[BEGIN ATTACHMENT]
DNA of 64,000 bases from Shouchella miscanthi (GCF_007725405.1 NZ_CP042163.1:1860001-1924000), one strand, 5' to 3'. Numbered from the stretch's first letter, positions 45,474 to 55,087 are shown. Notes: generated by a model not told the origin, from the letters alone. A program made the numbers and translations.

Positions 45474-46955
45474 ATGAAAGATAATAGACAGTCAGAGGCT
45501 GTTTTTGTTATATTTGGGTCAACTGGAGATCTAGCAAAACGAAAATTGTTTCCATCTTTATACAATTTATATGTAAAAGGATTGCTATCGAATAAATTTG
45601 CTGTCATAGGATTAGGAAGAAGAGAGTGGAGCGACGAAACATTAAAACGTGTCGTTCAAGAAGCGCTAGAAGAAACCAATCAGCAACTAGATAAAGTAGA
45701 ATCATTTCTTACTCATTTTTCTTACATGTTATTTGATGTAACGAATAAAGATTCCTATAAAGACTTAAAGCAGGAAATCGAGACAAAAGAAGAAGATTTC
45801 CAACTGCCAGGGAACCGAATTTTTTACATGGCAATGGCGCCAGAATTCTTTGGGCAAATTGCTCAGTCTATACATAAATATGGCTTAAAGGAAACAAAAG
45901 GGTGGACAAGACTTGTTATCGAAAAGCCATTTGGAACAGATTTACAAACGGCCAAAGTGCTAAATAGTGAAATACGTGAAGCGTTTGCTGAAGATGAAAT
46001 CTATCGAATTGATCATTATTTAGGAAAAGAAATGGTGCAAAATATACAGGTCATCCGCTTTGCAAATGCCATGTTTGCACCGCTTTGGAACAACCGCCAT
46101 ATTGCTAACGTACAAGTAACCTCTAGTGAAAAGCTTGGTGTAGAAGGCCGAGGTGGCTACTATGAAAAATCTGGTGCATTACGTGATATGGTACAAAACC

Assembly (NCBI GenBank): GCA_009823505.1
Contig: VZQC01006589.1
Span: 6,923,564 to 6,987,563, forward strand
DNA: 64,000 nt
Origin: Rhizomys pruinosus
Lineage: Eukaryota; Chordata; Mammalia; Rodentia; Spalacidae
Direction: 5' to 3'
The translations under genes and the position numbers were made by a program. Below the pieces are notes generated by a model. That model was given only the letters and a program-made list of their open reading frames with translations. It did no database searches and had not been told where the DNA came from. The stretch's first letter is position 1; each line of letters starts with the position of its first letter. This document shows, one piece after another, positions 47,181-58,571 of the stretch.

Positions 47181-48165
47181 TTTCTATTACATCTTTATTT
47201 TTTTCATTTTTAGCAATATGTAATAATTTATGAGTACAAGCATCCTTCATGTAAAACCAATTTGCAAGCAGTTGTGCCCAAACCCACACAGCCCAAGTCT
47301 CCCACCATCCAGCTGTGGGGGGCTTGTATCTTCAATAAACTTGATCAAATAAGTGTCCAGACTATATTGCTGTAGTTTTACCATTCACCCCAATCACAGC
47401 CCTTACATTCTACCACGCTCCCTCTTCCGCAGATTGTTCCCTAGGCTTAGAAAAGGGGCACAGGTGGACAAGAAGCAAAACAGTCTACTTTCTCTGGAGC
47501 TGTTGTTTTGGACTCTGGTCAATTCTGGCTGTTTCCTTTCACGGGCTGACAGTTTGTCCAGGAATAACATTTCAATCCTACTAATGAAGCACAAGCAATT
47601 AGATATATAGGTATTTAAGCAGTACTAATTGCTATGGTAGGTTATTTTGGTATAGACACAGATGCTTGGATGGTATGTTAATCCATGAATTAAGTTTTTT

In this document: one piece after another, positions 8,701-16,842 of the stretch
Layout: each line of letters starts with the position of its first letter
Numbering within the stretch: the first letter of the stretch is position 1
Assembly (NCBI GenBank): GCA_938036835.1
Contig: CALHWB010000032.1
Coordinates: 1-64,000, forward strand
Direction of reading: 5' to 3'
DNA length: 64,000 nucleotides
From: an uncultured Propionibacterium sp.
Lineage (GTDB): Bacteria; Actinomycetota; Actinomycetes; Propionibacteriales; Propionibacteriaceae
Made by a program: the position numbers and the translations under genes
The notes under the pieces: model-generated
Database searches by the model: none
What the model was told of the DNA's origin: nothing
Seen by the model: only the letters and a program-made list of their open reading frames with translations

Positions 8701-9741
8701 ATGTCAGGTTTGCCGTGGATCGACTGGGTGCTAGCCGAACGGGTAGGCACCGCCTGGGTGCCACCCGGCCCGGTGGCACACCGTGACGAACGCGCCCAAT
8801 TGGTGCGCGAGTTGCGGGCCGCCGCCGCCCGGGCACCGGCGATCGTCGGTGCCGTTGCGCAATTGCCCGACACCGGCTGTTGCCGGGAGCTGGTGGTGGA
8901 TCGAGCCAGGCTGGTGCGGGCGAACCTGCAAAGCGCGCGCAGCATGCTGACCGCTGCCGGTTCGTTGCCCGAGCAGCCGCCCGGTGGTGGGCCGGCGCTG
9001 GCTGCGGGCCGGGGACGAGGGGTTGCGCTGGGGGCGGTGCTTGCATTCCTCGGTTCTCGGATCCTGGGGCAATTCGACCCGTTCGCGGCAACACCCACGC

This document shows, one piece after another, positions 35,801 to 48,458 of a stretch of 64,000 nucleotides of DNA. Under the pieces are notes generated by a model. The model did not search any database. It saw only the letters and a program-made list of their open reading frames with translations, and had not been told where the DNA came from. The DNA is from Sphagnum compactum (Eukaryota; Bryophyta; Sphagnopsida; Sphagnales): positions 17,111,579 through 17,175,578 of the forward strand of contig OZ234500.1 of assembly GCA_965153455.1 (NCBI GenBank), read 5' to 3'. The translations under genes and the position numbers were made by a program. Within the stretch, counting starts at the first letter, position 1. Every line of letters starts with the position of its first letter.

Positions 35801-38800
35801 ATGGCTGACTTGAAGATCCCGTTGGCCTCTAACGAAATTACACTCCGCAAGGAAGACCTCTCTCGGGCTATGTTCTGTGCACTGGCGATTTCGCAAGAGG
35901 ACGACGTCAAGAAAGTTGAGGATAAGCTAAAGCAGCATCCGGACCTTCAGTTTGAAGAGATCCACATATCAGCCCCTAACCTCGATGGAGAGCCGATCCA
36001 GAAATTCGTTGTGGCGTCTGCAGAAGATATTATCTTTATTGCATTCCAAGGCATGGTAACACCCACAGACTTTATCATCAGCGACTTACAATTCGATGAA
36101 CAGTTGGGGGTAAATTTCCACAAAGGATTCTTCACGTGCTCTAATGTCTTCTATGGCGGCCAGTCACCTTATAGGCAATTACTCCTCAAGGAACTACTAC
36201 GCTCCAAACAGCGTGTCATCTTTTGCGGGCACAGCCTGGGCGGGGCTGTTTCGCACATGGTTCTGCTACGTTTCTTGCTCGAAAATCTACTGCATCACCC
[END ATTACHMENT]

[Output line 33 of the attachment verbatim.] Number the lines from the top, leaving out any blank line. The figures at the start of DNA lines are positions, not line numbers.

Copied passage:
DNA length: 64,000 nucleotides